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Nurses urged to use clinical skills to avoid fines for mixed sex wards

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Should trusts be fined for breaching rules on mixed sex wards? Answer our poll 

Nurses are being urged to use their clinical judgement before treating patients in mixed sex wards, after 77 trusts were found to have breached new rules and could face fines in future.

Rules that came into effect last month stated that mixed sex accommodation should be “eliminated” where it is not in patients’ overall best interests or does not reflect their personal choice.

Nurses and doctors were also given a more prominent role in deciding whether or not this was the case.

Janice Stevens, the Department of Health’s national director of healthcare associated infection and mixed sex accommodation programmes, told Nursing Times: “We’ve got to make a judgement based on clinical justification.

“People have worked really hard to improve and change facilities in those areas where unjustified mixing was regularly going on.

“There has been real improvement. It’s light years away from where it was. But it’s clear there’s still unjustified mixed going on.”

Under the guidance, patients can be placed in mixed sex accommodation in the event of a life threatening emergency or if they are critically ill and require constant one to one care.

Mixing can also take place where a nurse must be present in the room/bay at all times, where a short period of close patient observation is needed or on the joint admission of couples or family groups.

Trusts reported 11,362 patients were wrongly placed in mixed accommodation in December, according to the first set of data since the rules came into effect. As well as publishing the data last week, the DH also announced that from April, trusts will receive a set £250 fine for every day a patient was wrongly mixed.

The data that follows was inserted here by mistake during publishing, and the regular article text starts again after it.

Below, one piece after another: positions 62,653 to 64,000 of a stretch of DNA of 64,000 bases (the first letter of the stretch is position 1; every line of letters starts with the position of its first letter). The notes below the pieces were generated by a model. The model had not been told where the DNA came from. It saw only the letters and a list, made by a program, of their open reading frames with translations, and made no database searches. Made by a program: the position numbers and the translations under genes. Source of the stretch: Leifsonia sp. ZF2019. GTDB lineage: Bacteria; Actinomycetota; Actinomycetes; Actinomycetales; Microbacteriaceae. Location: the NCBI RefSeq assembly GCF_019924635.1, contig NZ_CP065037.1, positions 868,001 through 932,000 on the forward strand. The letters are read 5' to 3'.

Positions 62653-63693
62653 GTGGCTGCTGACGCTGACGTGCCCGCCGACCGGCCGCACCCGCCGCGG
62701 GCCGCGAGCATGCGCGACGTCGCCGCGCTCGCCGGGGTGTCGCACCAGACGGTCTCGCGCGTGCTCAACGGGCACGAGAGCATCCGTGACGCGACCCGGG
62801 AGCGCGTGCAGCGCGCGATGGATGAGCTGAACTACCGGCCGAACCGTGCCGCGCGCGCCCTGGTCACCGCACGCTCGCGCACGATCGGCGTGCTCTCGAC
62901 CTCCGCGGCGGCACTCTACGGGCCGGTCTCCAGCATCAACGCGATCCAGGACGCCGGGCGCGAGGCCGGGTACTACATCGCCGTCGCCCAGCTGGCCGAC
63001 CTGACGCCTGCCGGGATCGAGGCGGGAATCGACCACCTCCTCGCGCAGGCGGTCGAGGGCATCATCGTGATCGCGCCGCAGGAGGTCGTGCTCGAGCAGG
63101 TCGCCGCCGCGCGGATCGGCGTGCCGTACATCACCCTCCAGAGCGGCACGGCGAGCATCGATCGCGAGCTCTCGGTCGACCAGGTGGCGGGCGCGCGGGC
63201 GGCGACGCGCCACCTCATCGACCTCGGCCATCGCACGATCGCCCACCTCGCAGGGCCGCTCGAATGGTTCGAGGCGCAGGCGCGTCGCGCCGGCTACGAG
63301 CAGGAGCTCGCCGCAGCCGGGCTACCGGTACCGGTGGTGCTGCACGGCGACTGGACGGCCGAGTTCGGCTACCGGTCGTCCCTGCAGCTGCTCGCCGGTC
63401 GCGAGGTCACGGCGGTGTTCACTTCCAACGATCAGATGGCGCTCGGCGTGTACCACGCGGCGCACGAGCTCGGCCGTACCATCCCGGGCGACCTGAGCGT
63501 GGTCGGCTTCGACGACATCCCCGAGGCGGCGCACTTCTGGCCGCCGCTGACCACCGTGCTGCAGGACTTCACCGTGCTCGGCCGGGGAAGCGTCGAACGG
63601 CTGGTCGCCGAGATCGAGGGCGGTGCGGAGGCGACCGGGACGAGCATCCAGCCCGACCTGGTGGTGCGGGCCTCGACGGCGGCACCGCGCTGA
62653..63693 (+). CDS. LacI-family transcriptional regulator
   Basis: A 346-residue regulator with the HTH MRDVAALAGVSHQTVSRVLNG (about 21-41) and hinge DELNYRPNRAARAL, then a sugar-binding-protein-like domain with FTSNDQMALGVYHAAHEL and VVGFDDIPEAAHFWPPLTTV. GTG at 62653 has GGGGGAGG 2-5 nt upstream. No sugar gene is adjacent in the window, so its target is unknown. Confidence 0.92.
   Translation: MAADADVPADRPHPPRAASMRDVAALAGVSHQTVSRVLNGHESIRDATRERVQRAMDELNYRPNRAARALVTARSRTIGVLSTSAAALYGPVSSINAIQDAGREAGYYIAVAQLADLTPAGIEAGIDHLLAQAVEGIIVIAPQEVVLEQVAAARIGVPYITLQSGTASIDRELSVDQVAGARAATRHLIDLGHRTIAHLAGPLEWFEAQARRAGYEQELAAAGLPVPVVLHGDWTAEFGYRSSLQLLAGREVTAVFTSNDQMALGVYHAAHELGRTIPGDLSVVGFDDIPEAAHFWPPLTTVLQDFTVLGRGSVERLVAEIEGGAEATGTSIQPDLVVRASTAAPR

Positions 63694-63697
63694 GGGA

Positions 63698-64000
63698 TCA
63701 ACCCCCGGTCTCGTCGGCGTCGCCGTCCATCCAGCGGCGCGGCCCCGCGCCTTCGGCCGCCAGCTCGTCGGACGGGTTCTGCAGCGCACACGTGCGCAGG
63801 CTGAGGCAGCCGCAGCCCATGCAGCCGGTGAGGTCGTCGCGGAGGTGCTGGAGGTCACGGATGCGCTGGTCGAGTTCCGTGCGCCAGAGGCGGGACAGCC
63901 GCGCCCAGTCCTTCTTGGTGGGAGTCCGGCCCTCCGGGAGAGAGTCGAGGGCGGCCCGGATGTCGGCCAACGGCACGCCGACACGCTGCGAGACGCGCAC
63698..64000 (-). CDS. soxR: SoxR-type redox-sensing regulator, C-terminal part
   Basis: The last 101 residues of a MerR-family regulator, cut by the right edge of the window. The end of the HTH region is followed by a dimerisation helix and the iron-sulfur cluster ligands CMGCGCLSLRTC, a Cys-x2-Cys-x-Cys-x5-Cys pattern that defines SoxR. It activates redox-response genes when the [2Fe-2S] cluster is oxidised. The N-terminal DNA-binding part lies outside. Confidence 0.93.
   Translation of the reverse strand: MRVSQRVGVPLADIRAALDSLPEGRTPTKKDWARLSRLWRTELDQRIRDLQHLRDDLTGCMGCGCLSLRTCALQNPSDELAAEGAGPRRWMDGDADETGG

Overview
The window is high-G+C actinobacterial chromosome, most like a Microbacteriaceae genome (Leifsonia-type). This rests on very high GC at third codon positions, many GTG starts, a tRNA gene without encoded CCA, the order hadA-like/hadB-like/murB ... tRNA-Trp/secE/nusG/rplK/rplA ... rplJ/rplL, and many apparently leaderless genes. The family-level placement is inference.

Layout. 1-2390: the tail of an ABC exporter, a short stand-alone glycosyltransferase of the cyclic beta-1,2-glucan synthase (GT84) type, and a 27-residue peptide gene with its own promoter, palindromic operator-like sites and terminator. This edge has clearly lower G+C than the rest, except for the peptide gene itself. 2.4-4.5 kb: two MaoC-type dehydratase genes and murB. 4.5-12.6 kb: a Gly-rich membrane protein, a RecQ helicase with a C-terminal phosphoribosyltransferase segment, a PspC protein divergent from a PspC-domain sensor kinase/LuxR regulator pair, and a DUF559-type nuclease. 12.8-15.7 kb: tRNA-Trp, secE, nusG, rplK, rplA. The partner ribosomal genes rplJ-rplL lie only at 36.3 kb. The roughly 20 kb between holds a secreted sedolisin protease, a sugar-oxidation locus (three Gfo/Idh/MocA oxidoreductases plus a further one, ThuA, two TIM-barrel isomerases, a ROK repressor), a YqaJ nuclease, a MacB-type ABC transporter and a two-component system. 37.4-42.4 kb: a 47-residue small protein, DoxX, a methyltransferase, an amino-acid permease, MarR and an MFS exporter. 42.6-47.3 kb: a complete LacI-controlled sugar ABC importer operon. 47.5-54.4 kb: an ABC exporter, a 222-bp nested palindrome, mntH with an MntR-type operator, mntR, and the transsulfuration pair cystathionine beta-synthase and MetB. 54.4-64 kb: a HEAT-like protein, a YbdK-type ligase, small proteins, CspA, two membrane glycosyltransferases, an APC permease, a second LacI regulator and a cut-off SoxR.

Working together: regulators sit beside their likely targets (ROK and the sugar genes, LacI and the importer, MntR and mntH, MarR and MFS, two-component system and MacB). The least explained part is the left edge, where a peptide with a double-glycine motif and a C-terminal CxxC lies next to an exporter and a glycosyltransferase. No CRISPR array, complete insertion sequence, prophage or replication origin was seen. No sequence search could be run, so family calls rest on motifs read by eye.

The worst performer in December was Worcestershire Acute Hospitals NHS Trust, where there were 1,379 breaches.

The Worcestershire trust’s director of nursing and midwifery, Helen Blanchard, said: “Work to enhance the privacy and dignity in our endoscopy, medical assessment unit, medical and surgical day case units trust-wide has been undertaken.”

The trust is working closely with commissioners to ensure it is fully compliant by April.

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Readers' comments (2)

  • How can you get rid of mixed sex wards especially on admission wards, there would be 'unacceptable' empty beds?

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  • Mixed sex wards are a no no I agree up to a point but I have seen situations especially in Psychiatry on an admission units some days you have a supply of female beds then within a day there is a chronic shortage of female beds or vice versa in this case the patient has to be admitted to another hospital which can be miles from their local area/family. At times this is a difficult situation to overcome so can anyone out there come up with a solution that can satisfy most of the patients.

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